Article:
In One Voice…Finally

The heart wrenching events of these past few weeks – the protests, the brutality, the killings, the  basic lack of humanity on so many levels – have left me sometimes in tears, always in pain. It is clear that many Americans join me in this sorrow.  Though this is not the first time we have witnessed such atrocities, I believe it is the first time we, as a nation, are truly paying attention.

I believe, too, that this wave of social awareness, thankfully, is part of a larger plan for us. Let’s think about it. Even before Covid-19, we were a country plagued. This affliction was not a physical virus, but rather a mental one – we were plagued by “complacency”. Insidious, far-reaching, exhausting…but easy to ignore. As long as we weren’t impacted, we let it be.

Then came corona and this virus, in a way, leveled the playing field. It didn’t discriminate. We were all impacted. And when it hit, our sluggish, empathic gene kicked into high gear.  As we stood in food lines, we began to understand food insecurity.  As we lost our paychecks, we understood financial hardship. As our schools closed, we struggled to access education.  As our hospitals became overwhelmed, we feared for our health. As we were pushed and shoved by law enforcement, we lost dignity. As we faced an unpredictable future, we understood vulnerability. Even if we were not standing in those food lines, we saw people there who looked just like us.

And sheltering in place, alone or with loved ones, with lots of time and few commitments, we finally took notice. We took to the streets, standing side by side with our brothers and sisters, because now, their pain was also ours. United, our voices are being heard.  Determined to bring change, complacent no more, we are a single force against injustice. Ironically, the pandemic, while wreaking its unforgiveable havoc, is ultimately uniting us.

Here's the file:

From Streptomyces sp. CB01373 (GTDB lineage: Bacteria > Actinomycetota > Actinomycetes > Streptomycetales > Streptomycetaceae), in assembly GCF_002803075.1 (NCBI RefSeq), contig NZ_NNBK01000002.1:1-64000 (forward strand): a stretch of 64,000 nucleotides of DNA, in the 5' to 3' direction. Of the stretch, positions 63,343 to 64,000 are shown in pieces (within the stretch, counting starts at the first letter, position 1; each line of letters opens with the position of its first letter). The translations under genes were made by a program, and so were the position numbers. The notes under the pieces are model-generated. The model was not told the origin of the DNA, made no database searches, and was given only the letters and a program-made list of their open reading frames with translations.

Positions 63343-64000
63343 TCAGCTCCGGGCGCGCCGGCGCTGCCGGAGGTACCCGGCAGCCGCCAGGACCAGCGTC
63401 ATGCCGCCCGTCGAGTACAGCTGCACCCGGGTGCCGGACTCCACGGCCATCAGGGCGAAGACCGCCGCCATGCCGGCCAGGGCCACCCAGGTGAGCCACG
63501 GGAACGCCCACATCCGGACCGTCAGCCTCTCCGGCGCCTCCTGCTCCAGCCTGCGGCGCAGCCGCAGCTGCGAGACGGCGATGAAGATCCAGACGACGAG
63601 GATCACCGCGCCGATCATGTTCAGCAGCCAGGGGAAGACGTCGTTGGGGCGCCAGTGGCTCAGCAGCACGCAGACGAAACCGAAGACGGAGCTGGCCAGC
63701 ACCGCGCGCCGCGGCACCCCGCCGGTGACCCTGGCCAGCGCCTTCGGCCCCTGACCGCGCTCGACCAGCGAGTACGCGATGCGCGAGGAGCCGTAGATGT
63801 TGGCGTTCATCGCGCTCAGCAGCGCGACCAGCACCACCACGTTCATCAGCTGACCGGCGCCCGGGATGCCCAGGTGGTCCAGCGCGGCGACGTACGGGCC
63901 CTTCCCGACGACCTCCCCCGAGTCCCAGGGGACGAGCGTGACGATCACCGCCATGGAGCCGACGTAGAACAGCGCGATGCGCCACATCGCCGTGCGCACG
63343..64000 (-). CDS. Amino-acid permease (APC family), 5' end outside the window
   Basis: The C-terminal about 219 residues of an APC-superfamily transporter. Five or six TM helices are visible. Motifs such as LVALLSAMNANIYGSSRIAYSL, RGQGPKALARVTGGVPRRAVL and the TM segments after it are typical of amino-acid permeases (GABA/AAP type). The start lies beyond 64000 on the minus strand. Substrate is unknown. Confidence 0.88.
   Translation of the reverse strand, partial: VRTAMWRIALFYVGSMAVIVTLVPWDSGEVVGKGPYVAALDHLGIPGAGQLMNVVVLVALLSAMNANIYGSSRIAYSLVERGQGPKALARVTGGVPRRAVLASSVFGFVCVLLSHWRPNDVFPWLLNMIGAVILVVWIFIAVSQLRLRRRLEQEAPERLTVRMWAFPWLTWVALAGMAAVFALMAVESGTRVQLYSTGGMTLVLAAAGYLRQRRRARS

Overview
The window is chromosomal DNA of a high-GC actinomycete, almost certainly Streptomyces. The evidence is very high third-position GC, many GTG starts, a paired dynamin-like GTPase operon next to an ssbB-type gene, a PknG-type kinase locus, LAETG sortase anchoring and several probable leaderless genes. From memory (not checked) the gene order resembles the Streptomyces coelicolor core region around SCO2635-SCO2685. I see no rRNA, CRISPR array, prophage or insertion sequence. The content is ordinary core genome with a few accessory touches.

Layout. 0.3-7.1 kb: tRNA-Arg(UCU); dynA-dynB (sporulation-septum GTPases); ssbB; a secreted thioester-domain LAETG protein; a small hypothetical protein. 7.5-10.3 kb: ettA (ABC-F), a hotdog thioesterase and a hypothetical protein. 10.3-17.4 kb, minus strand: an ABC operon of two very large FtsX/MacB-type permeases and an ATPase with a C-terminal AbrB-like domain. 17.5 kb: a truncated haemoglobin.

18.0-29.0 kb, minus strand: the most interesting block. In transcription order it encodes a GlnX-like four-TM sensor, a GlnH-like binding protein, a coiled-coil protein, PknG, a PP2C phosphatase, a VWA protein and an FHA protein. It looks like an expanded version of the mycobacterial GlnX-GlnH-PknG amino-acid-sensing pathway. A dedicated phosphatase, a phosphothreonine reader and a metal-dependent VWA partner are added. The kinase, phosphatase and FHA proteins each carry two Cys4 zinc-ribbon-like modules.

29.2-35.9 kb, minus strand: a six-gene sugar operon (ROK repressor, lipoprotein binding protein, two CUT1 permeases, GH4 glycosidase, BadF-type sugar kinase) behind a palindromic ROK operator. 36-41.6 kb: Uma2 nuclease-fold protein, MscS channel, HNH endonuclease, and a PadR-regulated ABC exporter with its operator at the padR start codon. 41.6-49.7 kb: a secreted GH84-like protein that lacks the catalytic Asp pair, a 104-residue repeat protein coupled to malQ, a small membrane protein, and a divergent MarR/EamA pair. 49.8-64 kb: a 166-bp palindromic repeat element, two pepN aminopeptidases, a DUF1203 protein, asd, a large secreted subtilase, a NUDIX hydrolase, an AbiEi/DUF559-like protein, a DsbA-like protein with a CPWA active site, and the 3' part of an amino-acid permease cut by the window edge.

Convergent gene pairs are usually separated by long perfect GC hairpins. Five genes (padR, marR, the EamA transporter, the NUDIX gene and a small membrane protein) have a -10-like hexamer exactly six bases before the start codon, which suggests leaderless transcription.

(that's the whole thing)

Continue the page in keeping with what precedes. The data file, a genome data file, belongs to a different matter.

I was educated in Catholic schools up through 12th grade.  My elementary school was totally white – not a single person of color among us for the entire eight years I was there.  All my classmates, indeed, my entire neighborhood was white Irish, Italian and Norwegian kids that looked like me.  I never questioned this lack of diversity.  It was my normal.

In high school I met my first African American.  Her name was Pearl and she was one of maybe 2-3 girls of color in the entire school of 1000 young females.  Pearl was in all my classes.  Pearl’s last name began with a “B” – mine with a “D”.  So, as was the practice in Catholic schools in those days, we sat in alphabetical order in each class. Pearl and I sat close to each other.  For four years, for six hours each school day, she was a stone’s throw away from me.  I’m sure we were friendly. I know we spoke.  But I didn’t know her.

And I think now that it must have been really difficult for Pearl – as a young teenager – to walk through the doors of our white school each day, a place where she was always different – not because of who she was or anything she had done – but because of the color of her skin. How courageous she was to get up each day and move into this other, very white world! I could not have done it.

Was she was happy at school? Frightened? Lonely? Angry? I’ll never know…I never tried to find out.

So now, here we are.  And I am so very sorry for my ignorance and lack of empathy back then.  I’m embarrassed that my brothers and sisters have had to continuously fight for the life and rights that we whites have long taken for granted. I am thankful we are now joined in that fight.

The guilty pain I am feeling now when I think of Pearl actually comforts me – a stinging reminder that I am not that person I was back in the ’60s.  And I feel such gratitude that my grandchildren are being educated in environments where diversity thrives and the gifts of all are acknowledged and celebrated. Maya Angelou said, “In diversity, there is strength and beauty”. Their world will be much enriched. Their future will be both beautiful and strong,

 

 

 

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